In 1937, theSino-Japanese war broke out. Chiang appointed Soong in charge of theair force. She then invited American general Claire Lee Chennault(09/06/1893—07/27/1958 AD) to China to form the “Flying tigers,”the nickname of Chinese air force. Soong was thereby nicknamed“Mother of the Air force of China.” In 1938, Times magazinepublished in USA put Chiang and Soong as cover figures. In Februaryof 1943, to gain the help of America, Soong went to USA as Chinag'senvoy and was received by the first lady of President Roosevelt andstayed in the White House for eleven days. On the twenty-eighth ofFebruary, she made a speech in US Congress. It was the first Chinesewoman speaking in the US Congress. Then she toured to other cities tospeak to American people for support. Statistics showed that almost250,000 Americans had listened to her speeches. It was just after theJapanese attack of Pearl Harbor.
    InNovember of 1934, when Roosevelt, Churchill and Chiang had aconference in Cairo, she went with Chiang as his interpreter sinceChinag could not understand and speak English. In 1945, she lived inChongqing city, which was the temporary capital of China at the wartime since the real capital was then occupied by the Japanese army.She squeezed out time to write a novel titled PastEvents Have Vanished Like Smoke.
    In October of 1946,Soong and Chiang first visited Taiwan. Then they moved to Taiwan whenCPC occupied the mainland. In the sixties, she developed hospitals inTaibei city. In 1975, when Chinag died, she went to live in USA. Onthe twenty-ninth of May in 1981, when her second sister, Rosamond,died in Beijing, the embassy of China in Washington DC told her thesad news and hoped that she could go to Beijing to attend thefuneral, but after the second thought, she declined.
    In 1986, she wentback to Taiwan to attend the 100 anniversary of Chiang's birthday andmade a speech, “I wish that the light of the Three People'sPrinciples will shine over the mainland.” In 1991, she left Taiwanfor the United States again, and never returned to Taiwan ever since.In 1994, she moved to live in New York city. In 1995, it was fiftiethanniversary of the end of the second world war. She was invited toattend the ceremony held for her in Congress for her great tributesin the second world war. She died on the twenty-third of October in2003 at the age of one hundred and six in New York city.

  6. #76
    72. KawashimaYoshiko (a Chinese woman becoming a Japanese spy)
    KawashimaYoshiko (05/23/1907—03/25/1948 AD) was the fourteenth daughter of aMandarin prince. When the Qing dynasty was overthrown, the fathergave this daughter to his friend, a Japanese called KawashimaNaniwain the hope that this Japanese friend could train her as a best spyfor the restoration of his collapsed dynasty. Therefore, in 1912, atthe age of seven, the girl went to Japan with the Japanese man as heradoptive father for strict training. She was then changed her Chinesename Jin Bihui to a Japanese name: Kawashima Yoshiko.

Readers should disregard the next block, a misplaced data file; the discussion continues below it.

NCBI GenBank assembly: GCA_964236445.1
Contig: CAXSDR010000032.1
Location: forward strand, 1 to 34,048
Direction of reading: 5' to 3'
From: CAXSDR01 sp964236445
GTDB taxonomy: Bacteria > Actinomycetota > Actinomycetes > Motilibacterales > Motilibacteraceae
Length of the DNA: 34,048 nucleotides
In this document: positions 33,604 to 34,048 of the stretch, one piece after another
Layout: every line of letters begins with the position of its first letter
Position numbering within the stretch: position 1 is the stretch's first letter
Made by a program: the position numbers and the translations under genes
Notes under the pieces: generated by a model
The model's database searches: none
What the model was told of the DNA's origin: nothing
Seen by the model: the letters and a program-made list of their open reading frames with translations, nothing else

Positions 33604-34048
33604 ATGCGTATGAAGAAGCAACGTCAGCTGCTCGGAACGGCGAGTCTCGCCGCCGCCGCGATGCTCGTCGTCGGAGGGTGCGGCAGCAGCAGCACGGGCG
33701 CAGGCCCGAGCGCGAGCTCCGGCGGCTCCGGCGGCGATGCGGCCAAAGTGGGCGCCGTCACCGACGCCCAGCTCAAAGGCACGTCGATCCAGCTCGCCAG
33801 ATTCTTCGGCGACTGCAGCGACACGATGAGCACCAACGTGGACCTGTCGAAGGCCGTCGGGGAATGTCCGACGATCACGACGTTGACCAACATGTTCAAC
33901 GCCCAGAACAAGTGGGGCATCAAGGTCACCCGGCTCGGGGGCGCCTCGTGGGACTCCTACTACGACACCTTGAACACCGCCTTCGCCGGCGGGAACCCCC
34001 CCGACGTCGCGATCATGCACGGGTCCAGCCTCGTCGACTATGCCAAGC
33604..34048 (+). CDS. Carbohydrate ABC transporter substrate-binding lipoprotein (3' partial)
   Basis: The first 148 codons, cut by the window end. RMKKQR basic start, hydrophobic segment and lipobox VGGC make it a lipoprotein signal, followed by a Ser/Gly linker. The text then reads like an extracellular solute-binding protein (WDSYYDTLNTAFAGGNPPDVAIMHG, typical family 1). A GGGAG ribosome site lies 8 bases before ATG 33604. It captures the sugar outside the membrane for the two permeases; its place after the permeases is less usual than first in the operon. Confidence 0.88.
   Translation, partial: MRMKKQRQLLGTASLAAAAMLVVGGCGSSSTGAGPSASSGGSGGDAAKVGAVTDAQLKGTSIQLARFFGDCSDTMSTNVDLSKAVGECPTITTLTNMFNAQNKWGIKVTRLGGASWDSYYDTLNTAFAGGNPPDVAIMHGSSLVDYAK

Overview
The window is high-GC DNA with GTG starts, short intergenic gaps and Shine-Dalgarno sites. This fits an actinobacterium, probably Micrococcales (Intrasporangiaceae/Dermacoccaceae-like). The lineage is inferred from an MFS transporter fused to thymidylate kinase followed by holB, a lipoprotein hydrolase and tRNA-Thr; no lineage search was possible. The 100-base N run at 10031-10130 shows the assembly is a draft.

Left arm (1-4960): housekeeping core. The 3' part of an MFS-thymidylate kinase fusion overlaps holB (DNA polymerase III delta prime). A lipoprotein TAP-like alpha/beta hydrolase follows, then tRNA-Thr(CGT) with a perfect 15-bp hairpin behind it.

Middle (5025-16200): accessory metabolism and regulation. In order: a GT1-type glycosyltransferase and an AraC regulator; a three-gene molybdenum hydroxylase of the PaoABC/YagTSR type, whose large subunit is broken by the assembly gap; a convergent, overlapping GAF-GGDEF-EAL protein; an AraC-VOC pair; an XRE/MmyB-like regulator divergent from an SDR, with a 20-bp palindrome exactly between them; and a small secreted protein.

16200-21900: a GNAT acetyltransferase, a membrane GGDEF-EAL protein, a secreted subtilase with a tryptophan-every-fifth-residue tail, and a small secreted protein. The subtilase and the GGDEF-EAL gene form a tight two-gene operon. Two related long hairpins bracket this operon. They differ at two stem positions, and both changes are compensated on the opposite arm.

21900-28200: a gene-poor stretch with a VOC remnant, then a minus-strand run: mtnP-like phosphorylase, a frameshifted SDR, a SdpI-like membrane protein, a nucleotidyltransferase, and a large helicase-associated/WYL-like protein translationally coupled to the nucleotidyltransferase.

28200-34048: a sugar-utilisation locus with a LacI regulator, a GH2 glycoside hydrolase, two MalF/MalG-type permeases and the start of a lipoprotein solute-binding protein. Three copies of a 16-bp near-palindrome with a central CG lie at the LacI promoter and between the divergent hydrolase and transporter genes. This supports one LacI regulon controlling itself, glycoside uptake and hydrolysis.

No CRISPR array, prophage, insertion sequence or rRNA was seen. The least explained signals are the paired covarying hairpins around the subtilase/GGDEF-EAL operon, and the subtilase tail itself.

Several yearslater, Kawashima Yoshiko was all Japanese. Then she was sent toStella Jogakuin Koutouka C3-bu—a female high school. When she grewup, she cut her hair short like a boy and liked male sports such ashorse-riding, fencing, shooting and judo. She began to wear boy'sclothes.
    Shestarted her spy career in 1927 at the age of twenty-one. She returnedto the Northeastern China, and in Port Arthur, she married aMongolian, but in 1931, she eloped with the Japanese secret servicechief to Shanghai. Then she secretly took part in the September 18thIncidents, which was that the Japanese army in northeastern Chinafirst framed Chinese army for the destroy of Japanese railroad thereand then attacked and occupied Shengyang city, and afterwards, tookall the region of the northeastern China, including all threeprovinces.
    Shealso participated in January 28thIncidents, which was that in 1931 right after the September 18thIncidents, Japanese army started to attack Shanghai and drove theChinese guarding army out of the area. In 1932, she helped toestablished the so-called Manchukuo, a puppet government in the northeastern China and put on the throne a puppet emperor Peter, whohad been the last emperor of Qing dynasty.
    Her purpose was torestore the Qing dynasty, but now as she understood that theManchukuo was only a puppet government of Japan, not the restorationthe Qing dynasty, she was disappointed and used the power in herhands to release some Chinese people arrested by Japanese army. Soshe was deemed by the Japanese army as a dangerous person. In 1934,she was sent back to Japan in confinement. Anyway, she escaped backto China and opened a restaurant in Tianjin city.
    In October of 1945when Japan surrendered, she was arrested by the Chinese governmentand had the death verdict on twenty-second of October in 1945, andwas executed on the twenty-fifth of March in 1948 in the First Prisonin Peking at the age of forth-two.

  7. #77
    73.Zhao Yidi (a woman having a long time love)
    ZhaoYidi (05/28/1912—06/22/2000)wasborn in Hong Kong. She was at first the mistress of general ZhangXueliang (06/03/1901—10/15/2001 AD), commanding the army in thenortheastern China, and then became his wife.
    In 1928, she wentto Tianjin city to attend the Northeast University and got acquaintedwith general Zhang. Thus she became his secretary as well as hismistress. As Zhang had wife, she could not become his wife. But shefollowed him everywhere ever since.
    After the XiAnIncident on the twelfth of December in 1936, when he and anothergeneral were detained by Chiang Kai-shek, he was confined ever sinceand the girl accompanied him in his confinement for as long asseventy-two years. When Chiang escaped to Taiwan, he sent Zhang theretoo. And the girl ensued.